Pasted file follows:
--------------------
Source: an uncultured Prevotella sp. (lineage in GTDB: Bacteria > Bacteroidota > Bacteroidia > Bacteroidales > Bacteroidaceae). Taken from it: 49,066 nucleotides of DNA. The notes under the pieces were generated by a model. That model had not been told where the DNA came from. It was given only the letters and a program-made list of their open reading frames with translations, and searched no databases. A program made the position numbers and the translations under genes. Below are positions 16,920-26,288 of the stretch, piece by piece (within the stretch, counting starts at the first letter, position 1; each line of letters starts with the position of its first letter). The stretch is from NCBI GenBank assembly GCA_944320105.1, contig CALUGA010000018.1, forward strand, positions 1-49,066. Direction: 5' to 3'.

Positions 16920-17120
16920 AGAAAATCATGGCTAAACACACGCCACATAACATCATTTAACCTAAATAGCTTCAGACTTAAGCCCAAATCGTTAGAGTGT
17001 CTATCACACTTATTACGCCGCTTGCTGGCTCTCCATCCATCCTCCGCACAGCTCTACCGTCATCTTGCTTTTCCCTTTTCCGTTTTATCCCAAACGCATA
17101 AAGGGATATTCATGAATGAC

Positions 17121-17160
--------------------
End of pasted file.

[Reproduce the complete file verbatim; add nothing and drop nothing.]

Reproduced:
Source: an uncultured Prevotella sp. (lineage in GTDB: Bacteria > Bacteroidota > Bacteroidia > Bacteroidales > Bacteroidaceae). Taken from it: 49,066 nucleotides of DNA. The notes under the pieces were generated by a model. That model had not been told where the DNA came from. It was given only the letters and a program-made list of their open reading frames with translations, and searched no databases. A program made the position numbers and the translations under genes. Below are positions 16,920-26,288 of the stretch, piece by piece (within the stretch, counting starts at the first letter, position 1; each line of letters starts with the position of its first letter). The stretch is from NCBI GenBank assembly GCA_944320105.1, contig CALUGA010000018.1, forward strand, positions 1-49,066. Direction: 5' to 3'.

Positions 16920-17120
16920 AGAAAATCATGGCTAAACACACGCCACATAACATCATTTAACCTAAATAGCTTCAGACTTAAGCCCAAATCGTTAGAGTGT
17001 CTATCACACTTATTACGCCGCTTGCTGGCTCTCCATCCATCCTCCGCACAGCTCTACCGTCATCTTGCTTTTCCCTTTTCCGTTTTATCCCAAACGCATA
17101 AAGGGATATTCATGAATGAC

Positions 17121-17160